With a mixture of shock and indignation, I lectured using Google Translate projected onto a big screen; when I accidentally used English words for which I could not find the Chinese equivalent, I would be scolded by the departmental administrator (who had asked students to report such instances of slippage to him; and the administrative staff at the university held tremendous power). I was also derided for my inability to understand much of the complex Chinese used in meetings; at one point I was publicly labelled ‘an embarrassment to the department’, and that was considered polite. I got along well with my European colleagues, and had no problems with them, though it made me uncomfortable to learn that they were given the opportunity to teach fully in English, and were not expected to complete any administrative tasks. The picture is complicated by the fact that some Taiwanese colleagues lectured partially in English, but they were educated at the National Taiwan University, the top institution in the country, and were therefore judged differently; my degrees from top UK universities did not seem to make a difference.
To equate skin color with linguistic or literary capability is to assert racist ideology. It also presents an instance of mythmaking. As Psalmanazar’s forgery proved, the boundary between fiction and truth is easily blurred at times. If Psalmanazar’s account appears shot through with eighteenth-century misconceptions about the East, then the Taiwanese construction of the ideal English speaker is equally laden with prejudice and intolerance, upholding spurious claims about authenticity.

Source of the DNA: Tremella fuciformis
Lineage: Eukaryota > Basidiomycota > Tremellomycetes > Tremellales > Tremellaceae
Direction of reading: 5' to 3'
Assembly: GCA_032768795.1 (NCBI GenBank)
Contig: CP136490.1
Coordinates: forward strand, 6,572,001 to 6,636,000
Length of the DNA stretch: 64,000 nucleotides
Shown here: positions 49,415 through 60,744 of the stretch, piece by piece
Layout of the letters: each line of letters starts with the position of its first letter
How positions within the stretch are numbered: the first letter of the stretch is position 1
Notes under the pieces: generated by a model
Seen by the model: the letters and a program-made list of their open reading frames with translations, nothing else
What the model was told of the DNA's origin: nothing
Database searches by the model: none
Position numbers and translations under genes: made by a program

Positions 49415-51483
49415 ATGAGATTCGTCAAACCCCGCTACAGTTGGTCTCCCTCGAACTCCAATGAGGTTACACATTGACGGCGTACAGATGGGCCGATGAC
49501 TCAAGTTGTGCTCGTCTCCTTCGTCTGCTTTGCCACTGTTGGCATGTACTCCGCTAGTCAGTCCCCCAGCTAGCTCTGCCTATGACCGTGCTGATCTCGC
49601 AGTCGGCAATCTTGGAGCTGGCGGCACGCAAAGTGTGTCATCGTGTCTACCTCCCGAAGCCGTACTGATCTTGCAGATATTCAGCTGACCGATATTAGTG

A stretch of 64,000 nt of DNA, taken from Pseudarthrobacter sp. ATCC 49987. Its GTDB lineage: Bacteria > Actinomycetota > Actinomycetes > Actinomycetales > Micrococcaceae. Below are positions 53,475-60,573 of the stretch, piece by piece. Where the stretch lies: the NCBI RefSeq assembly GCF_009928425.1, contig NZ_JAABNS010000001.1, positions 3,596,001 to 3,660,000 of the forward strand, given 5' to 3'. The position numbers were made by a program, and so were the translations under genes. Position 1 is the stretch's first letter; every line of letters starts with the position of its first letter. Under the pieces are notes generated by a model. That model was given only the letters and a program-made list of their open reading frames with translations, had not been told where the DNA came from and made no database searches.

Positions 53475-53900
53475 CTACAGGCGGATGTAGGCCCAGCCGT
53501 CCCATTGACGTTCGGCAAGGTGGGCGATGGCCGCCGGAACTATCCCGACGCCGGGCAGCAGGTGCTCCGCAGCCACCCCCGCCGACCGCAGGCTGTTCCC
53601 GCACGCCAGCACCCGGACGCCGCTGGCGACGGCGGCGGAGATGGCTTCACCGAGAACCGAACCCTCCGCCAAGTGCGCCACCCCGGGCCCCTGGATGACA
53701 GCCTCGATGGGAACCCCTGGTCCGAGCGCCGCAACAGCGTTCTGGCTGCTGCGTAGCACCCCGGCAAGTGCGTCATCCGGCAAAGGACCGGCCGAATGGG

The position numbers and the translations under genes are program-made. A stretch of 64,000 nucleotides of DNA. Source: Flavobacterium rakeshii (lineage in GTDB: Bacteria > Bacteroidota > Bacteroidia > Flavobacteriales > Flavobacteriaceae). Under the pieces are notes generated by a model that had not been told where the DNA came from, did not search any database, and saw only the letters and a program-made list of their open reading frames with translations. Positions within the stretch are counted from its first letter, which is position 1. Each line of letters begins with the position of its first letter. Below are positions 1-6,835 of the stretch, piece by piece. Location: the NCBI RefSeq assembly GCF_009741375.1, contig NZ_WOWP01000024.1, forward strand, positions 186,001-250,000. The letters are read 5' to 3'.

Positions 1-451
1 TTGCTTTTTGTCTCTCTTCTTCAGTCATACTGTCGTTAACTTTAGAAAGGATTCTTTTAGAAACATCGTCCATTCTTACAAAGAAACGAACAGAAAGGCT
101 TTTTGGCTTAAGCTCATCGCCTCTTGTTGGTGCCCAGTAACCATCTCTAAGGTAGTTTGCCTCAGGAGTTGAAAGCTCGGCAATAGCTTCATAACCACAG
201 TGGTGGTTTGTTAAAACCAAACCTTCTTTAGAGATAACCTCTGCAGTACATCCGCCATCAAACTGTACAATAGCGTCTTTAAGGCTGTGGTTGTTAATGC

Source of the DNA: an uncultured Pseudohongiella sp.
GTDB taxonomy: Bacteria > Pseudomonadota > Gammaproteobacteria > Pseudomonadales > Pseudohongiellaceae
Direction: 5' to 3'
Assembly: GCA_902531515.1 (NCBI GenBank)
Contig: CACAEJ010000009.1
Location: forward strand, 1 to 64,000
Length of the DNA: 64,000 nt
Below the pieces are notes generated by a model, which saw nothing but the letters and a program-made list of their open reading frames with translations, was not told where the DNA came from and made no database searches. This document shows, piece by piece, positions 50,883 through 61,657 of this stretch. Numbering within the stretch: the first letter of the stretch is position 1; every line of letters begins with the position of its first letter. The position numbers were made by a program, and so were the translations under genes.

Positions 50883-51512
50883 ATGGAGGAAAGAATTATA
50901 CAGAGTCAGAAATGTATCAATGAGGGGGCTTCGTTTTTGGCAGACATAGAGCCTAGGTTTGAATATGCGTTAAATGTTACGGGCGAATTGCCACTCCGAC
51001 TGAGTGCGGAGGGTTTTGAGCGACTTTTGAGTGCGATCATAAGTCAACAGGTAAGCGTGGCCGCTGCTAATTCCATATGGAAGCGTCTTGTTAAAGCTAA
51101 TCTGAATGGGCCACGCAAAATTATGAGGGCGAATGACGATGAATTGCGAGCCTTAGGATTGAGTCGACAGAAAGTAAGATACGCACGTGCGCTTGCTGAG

For 1.5 years, I spoke broken Chinese from Monday to Friday, faced verbal abuse from administrative staff, and experienced Taiwan as a place that fluctuated wildly between civility and cruelty – Psalmanazar was ironically accurate in his suggestion of that binarism. My Chinese improved, though my English deteriorated and my knowledge of English language and literature was continually questioned. Eventually, I resigned. The racial issue was not the only reason for my resignation – there were plenty of other problems such as sexual politics, lack of resources, pedagogical difficulties, unfair evaluation processes etc., but I won’t go into those. It was not easy giving up a tenure-track position with good benefits, but in the end, I could not shake the sense that all the years I had spent studying English literature had boiled down to nothing – or rather, nothing but my skin color.